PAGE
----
This could not happen without addressing the core issues of the economic and political system, but so far there has been no clear indication of a sudden push in this direction. Evidently, Beijing’s leaders think they have more time and do not want to accelerate change, which threatens to jeopardize the delicate balance of power within the Communist Party and the People’s Republic itself.
Conservatives might have forced the reformists – by threats or against the backdrop of the dramatic story of Bo Xilai and the other scandals that followed, involving the Western press and various parties’ revelations against former president Xi Jinping (a Bloomberg story) or against former premier Wen Jiabao (a New York Times story) or against president Hu Jintao’s former head of staff Ling Jihua – that this is not the time for acceleration.
But the world will be not waiting for the slow decision process of next group of leaders, during the next 10 years. Indeed, a look at today’s geopolitical context in China should lead to courageous decisions in the national interest. By moving the horizon of democratic change – however undefined – at least a decade, Beijing has left a long period of time to Washington’s hawks eager to paint China as a rising dictatorship to be stopped.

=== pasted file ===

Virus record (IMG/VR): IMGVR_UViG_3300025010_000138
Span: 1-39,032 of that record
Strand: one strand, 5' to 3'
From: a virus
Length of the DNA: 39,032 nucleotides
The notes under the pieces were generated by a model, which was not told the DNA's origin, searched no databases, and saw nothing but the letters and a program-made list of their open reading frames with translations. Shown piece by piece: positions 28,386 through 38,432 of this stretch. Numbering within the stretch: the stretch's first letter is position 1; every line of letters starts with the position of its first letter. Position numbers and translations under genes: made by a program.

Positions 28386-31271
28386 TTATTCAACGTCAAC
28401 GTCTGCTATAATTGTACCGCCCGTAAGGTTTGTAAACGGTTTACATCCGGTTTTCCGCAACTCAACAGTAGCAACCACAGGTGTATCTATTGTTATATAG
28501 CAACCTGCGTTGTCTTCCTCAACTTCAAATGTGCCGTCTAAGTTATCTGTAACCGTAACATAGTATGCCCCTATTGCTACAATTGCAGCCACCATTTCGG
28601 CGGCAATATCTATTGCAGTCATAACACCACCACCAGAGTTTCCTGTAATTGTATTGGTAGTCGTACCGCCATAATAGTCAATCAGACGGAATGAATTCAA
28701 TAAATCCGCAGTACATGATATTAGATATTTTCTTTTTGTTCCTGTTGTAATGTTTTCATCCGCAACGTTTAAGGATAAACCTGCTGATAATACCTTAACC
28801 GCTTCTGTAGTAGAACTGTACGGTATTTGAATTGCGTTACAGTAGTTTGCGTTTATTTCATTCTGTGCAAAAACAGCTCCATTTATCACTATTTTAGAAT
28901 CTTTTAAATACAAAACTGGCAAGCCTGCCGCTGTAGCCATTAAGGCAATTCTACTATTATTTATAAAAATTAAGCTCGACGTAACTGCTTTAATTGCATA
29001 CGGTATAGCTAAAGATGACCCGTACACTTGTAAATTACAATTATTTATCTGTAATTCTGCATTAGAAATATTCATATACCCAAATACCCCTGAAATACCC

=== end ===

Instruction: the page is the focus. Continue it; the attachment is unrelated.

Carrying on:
By using this time frame, the US could step up its pressure against the rise of the challenge of a rival power from a position of relative strength. Because the United States has not resigned itself to the prospect of a “Chinese Century,” it could do many things to slow economic growth and hamper the geopolitical power of the People’s Republic, which for many Americans, even in the political elite, still remains Red China.
Lonely at the top
Recently re-elected US President Barack Obama has made progress in Asia, confirming and emphasizing the movement of the center of gravity of American strategic interests toward a region whose other political center is the somewhat lonely communist China. Obama, unlike the Chinese, is in a hurry. At the beginning of his first term, in 2009, Obama offered an olive branch to Beijing, hoping to build some form of de facto alliance with America’s largest creditor and competitor. His plan was substantiated in the fascinating idea of formulating a Group of Two (G2). A Sino-American pact could ruffle many feathers in the world, but this offer received a lukewarm, and as usual cautious reaction from China.
The leaders of the Communist Party, preparing for their leadership succession, did not give reassuring answers to Obama’s overtures. In the end, Obama probably weighed the meaning of the unstoppable rise of the Middle Kingdom to the pinnacle of world power – just as the United States was in the throes of one of the most serious crises in its history, the 2008 financial crisis – against significant consequences in terms of credibility, image, and soft power.